That's odd. I just used the lug wrench that came with my Trailhawk to rotate my tires and it worked fine without damaging the wheel bolts.
Like I said up there, I had zero issues when doing the wheels myself. Problem occured after a visit at the dealership. I've had problems with them overtightening wheels before (one lug nut on the 2005 Liberty had to be drilled out).
I have done three seasons worth of winter/summer changeovers with the factory supplied tools as well and never had an issue, although the winter wheels come with their own bolts and an adapter that fits the factory socket. I will soon be doing #4. I always oil the threads when installing the bolts to avoid seizing and have had no issues. Nice to see there are affordable replacements if needed though.
Using impact tools (air or electric) does add a lot more risk for bolt/nut damage, when used improperly
. In my case with the Cherokee, it seems a tech worked way too fast and did not slide the socket all the way in before tightening, so the middle of the bolt head got marked/slightly damaged, which causes a fully inserted socket to grip.
These OEM bolts do have a *soft head*. I know my Liberty lug nuts had a very thin chromed metal cover over them and they damaged very easily. These lug bolts don't seem as flimsy, but they are obviously not hardened through and through.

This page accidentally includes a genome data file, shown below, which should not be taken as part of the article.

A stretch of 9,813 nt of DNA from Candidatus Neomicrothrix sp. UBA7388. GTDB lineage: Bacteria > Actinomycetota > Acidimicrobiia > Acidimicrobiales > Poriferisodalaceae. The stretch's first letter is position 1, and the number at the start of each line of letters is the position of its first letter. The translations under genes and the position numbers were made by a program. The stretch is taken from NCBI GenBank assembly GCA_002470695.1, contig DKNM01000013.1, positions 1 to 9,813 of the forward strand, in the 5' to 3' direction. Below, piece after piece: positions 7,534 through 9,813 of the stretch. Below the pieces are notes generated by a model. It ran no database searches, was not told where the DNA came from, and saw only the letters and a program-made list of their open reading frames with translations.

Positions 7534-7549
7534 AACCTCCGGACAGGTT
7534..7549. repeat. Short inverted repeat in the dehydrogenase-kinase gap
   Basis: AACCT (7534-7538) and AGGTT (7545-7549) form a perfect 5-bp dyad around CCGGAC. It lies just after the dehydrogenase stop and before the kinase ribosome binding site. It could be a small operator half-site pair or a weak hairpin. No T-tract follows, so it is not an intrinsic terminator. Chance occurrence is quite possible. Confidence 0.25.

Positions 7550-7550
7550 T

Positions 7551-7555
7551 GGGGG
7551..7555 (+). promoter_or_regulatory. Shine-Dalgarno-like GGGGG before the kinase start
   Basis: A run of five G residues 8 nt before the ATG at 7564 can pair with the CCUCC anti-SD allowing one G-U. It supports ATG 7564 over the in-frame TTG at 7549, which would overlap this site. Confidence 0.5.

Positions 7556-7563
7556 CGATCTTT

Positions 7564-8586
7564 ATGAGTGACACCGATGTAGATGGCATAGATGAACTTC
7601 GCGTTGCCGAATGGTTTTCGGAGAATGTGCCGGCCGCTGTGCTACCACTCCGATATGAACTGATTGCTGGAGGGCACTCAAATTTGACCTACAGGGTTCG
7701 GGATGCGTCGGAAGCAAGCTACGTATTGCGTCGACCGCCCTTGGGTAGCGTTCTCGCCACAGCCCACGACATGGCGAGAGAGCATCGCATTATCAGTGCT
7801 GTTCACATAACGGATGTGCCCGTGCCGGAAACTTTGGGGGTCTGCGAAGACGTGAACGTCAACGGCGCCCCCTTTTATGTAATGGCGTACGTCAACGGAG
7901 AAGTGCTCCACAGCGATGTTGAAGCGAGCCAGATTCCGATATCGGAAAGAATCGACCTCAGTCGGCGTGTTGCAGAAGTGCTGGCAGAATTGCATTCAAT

I read on the McGard site last night, after posting here, that their bolts/nuts are hardened and the head appears to be solid, not covered with a thin cover, so I'm not sure they are the same as OEM.
Gorilla say theirs are hardened as well.
At home I use a combination of tools for my wheels : electric impact to remove, and also to tighen but just barely. I tighten with a torque wrench, always (100 ft-lbs for the KL). I use only coated deep sockets of the correct size (I have metric and standard). The deep sockets I use with the torque wrench are regular sockets, not nylon/teflon coated impact sockets, but I apply a nice thick layer of fabric tape on them to protect the wheels.
I never apply any lubricant to wheels studs or lug bolts. Reason for this is I have read many times that torque numbers are caculated for a *dry* tightening. If you lube the thread, you will in fact be applying more torque for the same number on the wrench and that could cause overtightening problems (damage to wheel seats, warp brake components, etc...). I do however keep the threads clean by using a rag with brake cleaner to get any dirt or foreign stuff off of them before screwing them in.
When only done by hand, the risk of damaging the bolts or nuts is minimal. But we don't have any control over what shops do when we take our vehicules in...